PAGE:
Avoid competitions which are sponsored by vanity presses or questionable marketing services. These are seldom more than lead generators for those companies, and the contest’s willing association with them is a bright, red danger sign for any author.

“Exposure” is not an appropriate prize. Representation or a publishing contract may be acceptable as prizes, but only if offered by a reputable company without hidden fees or required purchases.

Don’t be fooled by worthless prizes such as a listing on a website (which few people will see) or a press release (which even fewer people will see). This kind of non-prize is not a suitable reward for your hard work.

5. Entrants are not required to forfeit key rights to their work.

Watch out for contests with onerous terms, especially those which require the forfeiture of publishing rights in perpetuity, or which have no termination clause. Contests for unpublished manuscripts may require you to give up first serial rights, which may cut off a number of publication options for you. Weigh the loss of those rights against the benefits of the contest or award.

Unfortunately, a predatory rights grab may not become apparent until the winner is approached with a contract. Read the fine print carefully, and when in doubt, have an independent professional review the terms.


Our listings are updated frequently. If you have questions about an event that doesn’t appear on our list, please use our contact form to let us know, and we’ll evaluate it for future inclusion in the Ratings.

OVER TO YOU
Have you seen exploitative contests and awards targeting indie authors? What tactics have you seen? Tell us in the comments below!

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5 Responses to How Indie Authors Can Avoid Predatory Awards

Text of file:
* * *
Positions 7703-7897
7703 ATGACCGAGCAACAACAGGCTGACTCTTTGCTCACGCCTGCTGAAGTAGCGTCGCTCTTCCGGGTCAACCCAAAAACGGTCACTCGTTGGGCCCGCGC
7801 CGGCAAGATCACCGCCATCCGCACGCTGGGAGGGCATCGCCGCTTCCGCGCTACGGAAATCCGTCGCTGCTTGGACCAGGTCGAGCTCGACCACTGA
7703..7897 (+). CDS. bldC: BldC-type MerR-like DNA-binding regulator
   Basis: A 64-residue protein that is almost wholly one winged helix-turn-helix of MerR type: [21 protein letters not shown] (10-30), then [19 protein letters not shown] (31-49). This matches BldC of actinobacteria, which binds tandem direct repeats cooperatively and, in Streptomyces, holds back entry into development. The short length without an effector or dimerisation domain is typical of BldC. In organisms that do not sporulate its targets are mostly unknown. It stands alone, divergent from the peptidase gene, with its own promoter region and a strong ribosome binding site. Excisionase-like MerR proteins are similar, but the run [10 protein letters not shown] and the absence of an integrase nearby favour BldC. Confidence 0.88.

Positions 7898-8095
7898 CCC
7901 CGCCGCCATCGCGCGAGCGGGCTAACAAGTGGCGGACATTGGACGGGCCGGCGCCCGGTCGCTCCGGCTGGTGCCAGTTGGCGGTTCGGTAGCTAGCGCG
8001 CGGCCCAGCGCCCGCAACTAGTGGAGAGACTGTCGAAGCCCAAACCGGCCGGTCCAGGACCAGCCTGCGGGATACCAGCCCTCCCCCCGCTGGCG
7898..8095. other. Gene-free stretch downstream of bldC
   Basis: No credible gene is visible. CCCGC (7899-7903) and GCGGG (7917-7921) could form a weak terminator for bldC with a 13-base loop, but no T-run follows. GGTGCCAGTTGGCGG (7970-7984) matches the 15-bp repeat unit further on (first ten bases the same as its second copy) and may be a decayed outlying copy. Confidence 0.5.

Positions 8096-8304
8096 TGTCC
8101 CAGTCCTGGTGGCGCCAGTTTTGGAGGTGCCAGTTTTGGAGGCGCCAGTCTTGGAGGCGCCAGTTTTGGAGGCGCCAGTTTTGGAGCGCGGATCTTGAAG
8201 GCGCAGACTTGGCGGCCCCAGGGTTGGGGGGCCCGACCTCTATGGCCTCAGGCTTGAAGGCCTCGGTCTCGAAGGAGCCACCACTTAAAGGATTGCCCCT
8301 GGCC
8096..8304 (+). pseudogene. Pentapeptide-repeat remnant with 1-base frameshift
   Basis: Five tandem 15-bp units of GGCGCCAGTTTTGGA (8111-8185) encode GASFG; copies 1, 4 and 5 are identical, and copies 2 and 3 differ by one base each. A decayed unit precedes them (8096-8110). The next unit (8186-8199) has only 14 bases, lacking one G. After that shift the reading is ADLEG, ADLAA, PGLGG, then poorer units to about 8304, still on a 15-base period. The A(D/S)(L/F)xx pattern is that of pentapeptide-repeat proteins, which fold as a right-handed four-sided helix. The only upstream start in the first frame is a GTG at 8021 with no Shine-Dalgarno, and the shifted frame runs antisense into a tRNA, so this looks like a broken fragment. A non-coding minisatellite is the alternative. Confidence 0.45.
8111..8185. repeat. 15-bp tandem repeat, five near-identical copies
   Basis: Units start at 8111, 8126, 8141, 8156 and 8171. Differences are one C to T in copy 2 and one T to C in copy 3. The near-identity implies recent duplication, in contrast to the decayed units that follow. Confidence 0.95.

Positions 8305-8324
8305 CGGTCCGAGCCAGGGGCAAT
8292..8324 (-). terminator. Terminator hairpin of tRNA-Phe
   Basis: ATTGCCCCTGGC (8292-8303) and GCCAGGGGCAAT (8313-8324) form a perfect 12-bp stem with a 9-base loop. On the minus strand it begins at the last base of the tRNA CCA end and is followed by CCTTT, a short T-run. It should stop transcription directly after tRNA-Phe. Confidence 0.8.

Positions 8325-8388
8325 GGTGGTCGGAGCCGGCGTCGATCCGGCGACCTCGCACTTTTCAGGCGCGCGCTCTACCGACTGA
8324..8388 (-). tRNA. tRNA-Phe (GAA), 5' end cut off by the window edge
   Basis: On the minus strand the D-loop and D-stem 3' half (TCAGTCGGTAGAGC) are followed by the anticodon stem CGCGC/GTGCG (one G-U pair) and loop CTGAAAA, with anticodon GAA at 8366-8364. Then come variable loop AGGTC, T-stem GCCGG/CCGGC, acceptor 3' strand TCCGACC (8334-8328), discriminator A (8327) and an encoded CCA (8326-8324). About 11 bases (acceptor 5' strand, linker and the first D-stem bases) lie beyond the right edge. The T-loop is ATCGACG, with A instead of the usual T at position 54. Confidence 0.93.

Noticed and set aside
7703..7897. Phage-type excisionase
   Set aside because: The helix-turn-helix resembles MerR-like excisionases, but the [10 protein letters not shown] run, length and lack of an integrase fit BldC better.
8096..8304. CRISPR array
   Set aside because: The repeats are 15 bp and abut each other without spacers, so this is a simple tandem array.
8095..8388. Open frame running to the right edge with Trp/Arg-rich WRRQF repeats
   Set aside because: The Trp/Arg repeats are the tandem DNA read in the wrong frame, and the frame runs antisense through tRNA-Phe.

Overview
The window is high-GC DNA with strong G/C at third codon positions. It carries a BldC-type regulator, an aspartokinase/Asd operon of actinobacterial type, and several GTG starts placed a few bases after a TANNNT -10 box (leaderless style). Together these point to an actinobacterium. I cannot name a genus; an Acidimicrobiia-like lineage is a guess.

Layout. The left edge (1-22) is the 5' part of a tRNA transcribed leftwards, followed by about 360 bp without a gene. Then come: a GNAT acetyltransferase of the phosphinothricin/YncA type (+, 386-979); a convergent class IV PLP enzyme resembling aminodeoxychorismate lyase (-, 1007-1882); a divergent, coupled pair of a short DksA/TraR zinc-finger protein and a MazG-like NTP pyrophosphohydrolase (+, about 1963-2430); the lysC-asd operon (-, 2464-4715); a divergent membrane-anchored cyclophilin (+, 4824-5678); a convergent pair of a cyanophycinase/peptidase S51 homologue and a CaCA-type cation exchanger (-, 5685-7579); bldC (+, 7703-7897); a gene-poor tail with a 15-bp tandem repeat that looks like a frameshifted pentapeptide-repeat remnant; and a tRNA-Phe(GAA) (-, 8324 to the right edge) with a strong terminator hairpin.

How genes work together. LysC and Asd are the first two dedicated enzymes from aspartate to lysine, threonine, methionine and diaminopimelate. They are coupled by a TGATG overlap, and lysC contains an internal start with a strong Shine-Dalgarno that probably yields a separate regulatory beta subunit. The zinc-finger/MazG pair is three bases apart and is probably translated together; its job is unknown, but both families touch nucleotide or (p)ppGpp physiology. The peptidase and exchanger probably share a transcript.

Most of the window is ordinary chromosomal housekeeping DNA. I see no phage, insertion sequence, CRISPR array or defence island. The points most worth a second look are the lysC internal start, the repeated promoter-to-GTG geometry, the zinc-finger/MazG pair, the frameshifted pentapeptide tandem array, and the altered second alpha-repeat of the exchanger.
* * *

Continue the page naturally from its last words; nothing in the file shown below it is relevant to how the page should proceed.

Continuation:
1. Leslie Tall Manning December 14, 2016 at 2:48 pm #

    Great article, thanks so much!
    Also be aware that many contests do not allow authors who are represented by an agent. For example, I was all ready to submit a YA to the Bath Novel Award, and luckily I scrutinized the rules ahead of time. They do not allow agented authors, mainly because they are looking to match the winner with an agency. I am already represented, so this contest, although a reputable one, is not for me.
    Always read the little stuff. Don’t just hit SEND. Know ahead of time what each contests requires.
    Happy Writing!

  2. T. L. Criswell December 11, 2016 at 2:36 pm #

    Great article. As an indie author (2012) I’ve thrown so much money away on these contests.

    Now I’ve become more enlightened. Of course I’d like to win however my main purpose of entering these contests are for the “honest feedback”. If a contest doesn’t offer a critique then I won’t enter. Since I’m looking for growth I consider all reviews good reviews even if it’s bad.

    If you’re going to be an author, you must have tough thick skin. Btw Family and friends are our worst critics. They mean well however.. they stunt our growth

    “You can’t grow if you don’t want to know”

    Very helpful article

  3. Karl Drinkwater December 8, 2016 at 4:07 pm #

    I think there is one key criteria missing here: the award should be based on the quality of the work, not on the means of production. Many big prizes (such as the Wales Book of the Year) still restrict entries to “traditionally-published books”. The prizes are not open to all authors, only to those who handed over a chunk of their rights (and profit) to a third party. Particularly heinous when the prize is publicly funded (as some such as Wales Book of the Year are), from funds that are meant to support all writers in their region, yet the awards end up like a freebie hootenanny for trade publishers.